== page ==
Farm to School is a movement which connects schools to local farmers and increases learning about food production in the classroom. The three main areas of Farm to School are: 1) serving local foods in the school cafeteria, 2) implementing school and youth gardens, and 3) encouraging students to learn about the food system through in class activities and on-farm field trips.  Farm to School programs help children and their families make informed decisions about their food and nutrition, assist local farmers and ranchers by increasing their sales, and promote local economies by utilizing local sources.

Dakota Rural Action has been working on Farm to School issues across South Dakota since 2010. In 2016 DRA  helped start the Farm to School Taskforce which serves as a connection to resources, state and federal agencies, regional support groups, training, networking opportunities, and more geared toward statewide Farm to School efforts and creating a culture of health in South Dakota’s School System.  The Task Force aims to focus on healthy communities, healthy environments, healthy relationships, and a healthy local economy, while supporting ongoing sustainability of Farm to School programs and classroom nutrition education.

Want to know more about Farm to School in South Dakota?  See our Farm to School Factsheet.

Want more information on school gardens?  See our How to Start a School Garden Factsheet

The USDA has begun gathering data on Farm to School efforts across the nation with the Farm to School Census.  Learn more about the Census and see the data on their website.

Dakota Rural Action serves as the South Dakota State Lead for Farm to School with the National Farm to School Network (NFSN).  NFSN provides an abundance of informational material and learning tools on their website.

Farm to School South Dakota Rules

Food served in South Dakota’s School Lunch Programs largely falls under the Food Service Code overseen by the South Dakota Department of Health.

South Dakota’s Food Service Code regulates food supplies and says:  “Food must be free from adulterations and other contamination and must be safe for human consumption.  Food must be obtained from approved sources. Food in hermetically sealed containers mu9st be obtained from a food processing plant that is regulated by the food regulatory agency that has jurisdiction over the plant.  Food prepared in a private home may not be used or offered for human consumption in a licensed food establishment.  – Emphasis added.

The Food Service Code also has specific rules for different kinds of food.  However, fresh fruits and vegetables and most meat is not listed.  Meat regulations fall under the South Dakota Department of Agriculture and must follow their  regulation.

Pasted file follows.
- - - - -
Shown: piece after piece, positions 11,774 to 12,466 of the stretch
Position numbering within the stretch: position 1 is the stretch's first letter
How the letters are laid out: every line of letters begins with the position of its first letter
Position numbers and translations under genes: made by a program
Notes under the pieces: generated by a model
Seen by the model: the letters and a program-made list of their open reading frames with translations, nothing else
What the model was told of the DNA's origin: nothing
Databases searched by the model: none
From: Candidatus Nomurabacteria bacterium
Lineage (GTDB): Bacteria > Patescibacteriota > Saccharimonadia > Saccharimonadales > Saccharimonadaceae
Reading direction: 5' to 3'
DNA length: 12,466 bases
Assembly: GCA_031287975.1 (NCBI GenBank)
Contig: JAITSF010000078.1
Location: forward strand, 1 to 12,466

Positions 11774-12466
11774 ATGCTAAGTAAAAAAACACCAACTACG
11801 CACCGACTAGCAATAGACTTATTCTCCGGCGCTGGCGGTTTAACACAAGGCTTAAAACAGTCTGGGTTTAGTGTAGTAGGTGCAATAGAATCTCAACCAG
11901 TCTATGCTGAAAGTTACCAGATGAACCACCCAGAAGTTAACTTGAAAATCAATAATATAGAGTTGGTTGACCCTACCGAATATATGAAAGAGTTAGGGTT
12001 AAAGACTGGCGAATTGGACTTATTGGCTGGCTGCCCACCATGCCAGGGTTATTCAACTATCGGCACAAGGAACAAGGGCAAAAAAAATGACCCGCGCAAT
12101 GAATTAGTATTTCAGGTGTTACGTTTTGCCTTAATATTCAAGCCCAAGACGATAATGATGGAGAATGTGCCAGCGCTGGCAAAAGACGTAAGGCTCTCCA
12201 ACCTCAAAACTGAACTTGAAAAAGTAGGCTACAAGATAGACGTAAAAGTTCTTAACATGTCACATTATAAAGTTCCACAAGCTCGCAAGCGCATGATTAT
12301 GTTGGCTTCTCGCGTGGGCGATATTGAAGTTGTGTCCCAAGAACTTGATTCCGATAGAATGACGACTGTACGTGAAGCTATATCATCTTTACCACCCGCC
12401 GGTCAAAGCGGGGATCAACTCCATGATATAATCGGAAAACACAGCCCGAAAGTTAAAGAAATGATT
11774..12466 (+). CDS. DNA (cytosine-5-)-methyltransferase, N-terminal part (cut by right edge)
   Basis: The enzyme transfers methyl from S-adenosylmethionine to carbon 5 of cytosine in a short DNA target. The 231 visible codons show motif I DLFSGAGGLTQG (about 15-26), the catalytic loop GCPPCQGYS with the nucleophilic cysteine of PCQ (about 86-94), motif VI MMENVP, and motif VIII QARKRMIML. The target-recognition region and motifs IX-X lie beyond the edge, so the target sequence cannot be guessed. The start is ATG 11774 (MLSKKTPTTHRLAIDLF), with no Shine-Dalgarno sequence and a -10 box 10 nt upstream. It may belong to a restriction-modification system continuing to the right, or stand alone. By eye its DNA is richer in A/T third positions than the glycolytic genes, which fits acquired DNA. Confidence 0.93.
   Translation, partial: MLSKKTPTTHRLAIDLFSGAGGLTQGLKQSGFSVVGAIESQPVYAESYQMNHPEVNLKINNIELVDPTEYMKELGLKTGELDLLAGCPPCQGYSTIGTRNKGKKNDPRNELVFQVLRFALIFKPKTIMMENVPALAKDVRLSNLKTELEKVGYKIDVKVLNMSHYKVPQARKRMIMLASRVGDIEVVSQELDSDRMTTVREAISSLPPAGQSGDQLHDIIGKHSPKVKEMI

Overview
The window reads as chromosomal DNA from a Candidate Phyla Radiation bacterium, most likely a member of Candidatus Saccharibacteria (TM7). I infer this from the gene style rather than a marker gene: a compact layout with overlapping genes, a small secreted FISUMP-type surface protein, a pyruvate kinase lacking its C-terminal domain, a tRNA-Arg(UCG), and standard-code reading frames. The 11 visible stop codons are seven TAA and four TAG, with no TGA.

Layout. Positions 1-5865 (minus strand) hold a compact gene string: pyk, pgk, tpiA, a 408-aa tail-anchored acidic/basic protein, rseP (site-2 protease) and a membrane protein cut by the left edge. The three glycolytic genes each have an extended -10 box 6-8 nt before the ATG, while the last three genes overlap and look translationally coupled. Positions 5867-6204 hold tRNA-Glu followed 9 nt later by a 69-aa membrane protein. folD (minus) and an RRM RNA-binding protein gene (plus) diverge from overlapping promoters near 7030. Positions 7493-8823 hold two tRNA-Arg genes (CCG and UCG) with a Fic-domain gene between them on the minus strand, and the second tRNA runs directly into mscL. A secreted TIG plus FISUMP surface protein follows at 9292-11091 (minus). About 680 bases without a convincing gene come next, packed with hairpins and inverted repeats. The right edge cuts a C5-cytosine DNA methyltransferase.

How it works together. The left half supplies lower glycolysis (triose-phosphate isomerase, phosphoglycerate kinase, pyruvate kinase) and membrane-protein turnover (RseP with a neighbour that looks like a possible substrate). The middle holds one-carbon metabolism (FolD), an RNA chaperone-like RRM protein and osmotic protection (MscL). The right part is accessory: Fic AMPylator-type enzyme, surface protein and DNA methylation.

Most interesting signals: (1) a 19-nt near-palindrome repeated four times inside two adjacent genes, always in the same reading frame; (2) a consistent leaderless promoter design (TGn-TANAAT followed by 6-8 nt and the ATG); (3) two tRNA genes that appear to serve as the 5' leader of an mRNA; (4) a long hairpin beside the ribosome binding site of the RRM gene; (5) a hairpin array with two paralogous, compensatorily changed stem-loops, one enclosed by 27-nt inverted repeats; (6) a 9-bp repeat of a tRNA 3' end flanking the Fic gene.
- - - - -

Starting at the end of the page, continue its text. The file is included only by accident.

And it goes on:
Fresh fruits and vegetables have no additional regulations under South Dakota’s Food Service Code.

Third party verification is often mentioned when we discuss regulations.  We don’t believe the South Dakota Food Service Code requires third party verification for locally grown, fresh, raw, whole fruits and vegetables.  However, schools may decide to require this level of verification.

Check out more information about one kind of third party verification called Good Agriculture Practices.

Our Efforts

In 2016 the South Dakota Farm to School Taskforce was formed. This collaborative group serves as a connection to resources, state and federal agencies, regional support groups, training, networking opportunities, and more geared toward statewide Farm to School efforts and creating a culture of health in South Dakota’s School System. The Task Force aims to focus on healthy communities, healthy environments, healthy relationships, and a healthy local economy, while supporting ongoing sustainability of Farm to School programs and classroom nutrition education.

The Huron School District has partnered with Fairacre Farms to source local foods year-round for their Fresh Fruit and Vegetable Program.

The Wagner School has started an incredible school garden featuring a geodesic greenhouse and an aquaponic system.

Kid Quest – SDSU Cooperative Extension’s Kid Quest (Fitness, Food and Fun) program in the 5-6 grade classrooms motivates students to practice healthy eating and physical activity behaviors.

Lowell Elementary School Garden, “A Growing Place Garden” in Sioux Falls

Lunchtime Solutions offers a program called Farmers Market Selection which features fruits, vegetables, and other foods that are seasonal, usually locally grown or school grown along with nutritional information to help students connect food choices to future wellness.

These are just some of the great programs happening in the state! If you would like your program listed here please contact Holly Tilton Byrne at hollyt@dakotarural.org.